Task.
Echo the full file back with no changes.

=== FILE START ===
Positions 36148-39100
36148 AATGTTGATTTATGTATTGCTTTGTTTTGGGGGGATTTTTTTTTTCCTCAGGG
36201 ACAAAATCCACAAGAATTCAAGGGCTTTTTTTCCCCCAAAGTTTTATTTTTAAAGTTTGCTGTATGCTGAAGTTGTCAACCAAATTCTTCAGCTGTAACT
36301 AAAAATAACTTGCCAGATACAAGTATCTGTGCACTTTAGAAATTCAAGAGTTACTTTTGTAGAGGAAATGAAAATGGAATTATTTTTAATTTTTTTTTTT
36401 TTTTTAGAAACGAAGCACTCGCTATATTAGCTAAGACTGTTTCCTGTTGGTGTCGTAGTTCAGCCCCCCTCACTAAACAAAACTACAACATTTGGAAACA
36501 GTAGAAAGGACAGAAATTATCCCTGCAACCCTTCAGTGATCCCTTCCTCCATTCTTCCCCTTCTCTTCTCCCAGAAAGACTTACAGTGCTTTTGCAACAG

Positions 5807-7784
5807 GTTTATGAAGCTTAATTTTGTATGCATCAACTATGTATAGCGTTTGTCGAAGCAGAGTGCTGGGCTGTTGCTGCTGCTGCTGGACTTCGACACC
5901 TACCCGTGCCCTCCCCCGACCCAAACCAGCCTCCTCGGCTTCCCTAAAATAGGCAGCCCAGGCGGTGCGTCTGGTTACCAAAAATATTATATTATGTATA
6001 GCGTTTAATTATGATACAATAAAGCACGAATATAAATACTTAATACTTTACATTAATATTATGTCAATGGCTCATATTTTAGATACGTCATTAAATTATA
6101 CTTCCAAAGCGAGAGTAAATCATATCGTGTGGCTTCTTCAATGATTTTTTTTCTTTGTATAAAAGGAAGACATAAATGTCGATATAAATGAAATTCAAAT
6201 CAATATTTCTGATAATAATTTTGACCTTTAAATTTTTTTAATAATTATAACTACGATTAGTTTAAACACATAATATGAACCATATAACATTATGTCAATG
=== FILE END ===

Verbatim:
Positions 36148-39100
36148 AATGTTGATTTATGTATTGCTTTGTTTTGGGGGGATTTTTTTTTTCCTCAGGG
36201 ACAAAATCCACAAGAATTCAAGGGCTTTTTTTCCCCCAAAGTTTTATTTTTAAAGTTTGCTGTATGCTGAAGTTGTCAACCAAATTCTTCAGCTGTAACT
36301 AAAAATAACTTGCCAGATACAAGTATCTGTGCACTTTAGAAATTCAAGAGTTACTTTTGTAGAGGAAATGAAAATGGAATTATTTTTAATTTTTTTTTTT
36401 TTTTTAGAAACGAAGCACTCGCTATATTAGCTAAGACTGTTTCCTGTTGGTGTCGTAGTTCAGCCCCCCTCACTAAACAAAACTACAACATTTGGAAACA
36501 GTAGAAAGGACAGAAATTATCCCTGCAACCCTTCAGTGATCCCTTCCTCCATTCTTCCCCTTCTCTTCTCCCAGAAAGACTTACAGTGCTTTTGCAACAG

Positions 5807-7784
5807 GTTTATGAAGCTTAATTTTGTATGCATCAACTATGTATAGCGTTTGTCGAAGCAGAGTGCTGGGCTGTTGCTGCTGCTGCTGGACTTCGACACC
5901 TACCCGTGCCCTCCCCCGACCCAAACCAGCCTCCTCGGCTTCCCTAAAATAGGCAGCCCAGGCGGTGCGTCTGGTTACCAAAAATATTATATTATGTATA
6001 GCGTTTAATTATGATACAATAAAGCACGAATATAAATACTTAATACTTTACATTAATATTATGTCAATGGCTCATATTTTAGATACGTCATTAAATTATA
6101 CTTCCAAAGCGAGAGTAAATCATATCGTGTGGCTTCTTCAATGATTTTTTTTCTTTGTATAAAAGGAAGACATAAATGTCGATATAAATGAAATTCAAAT
6201 CAATATTTCTGATAATAATTTTGACCTTTAAATTTTTTTAATAATTATAACTACGATTAGTTTAAACACATAATATGAACCATATAACATTATGTCAATG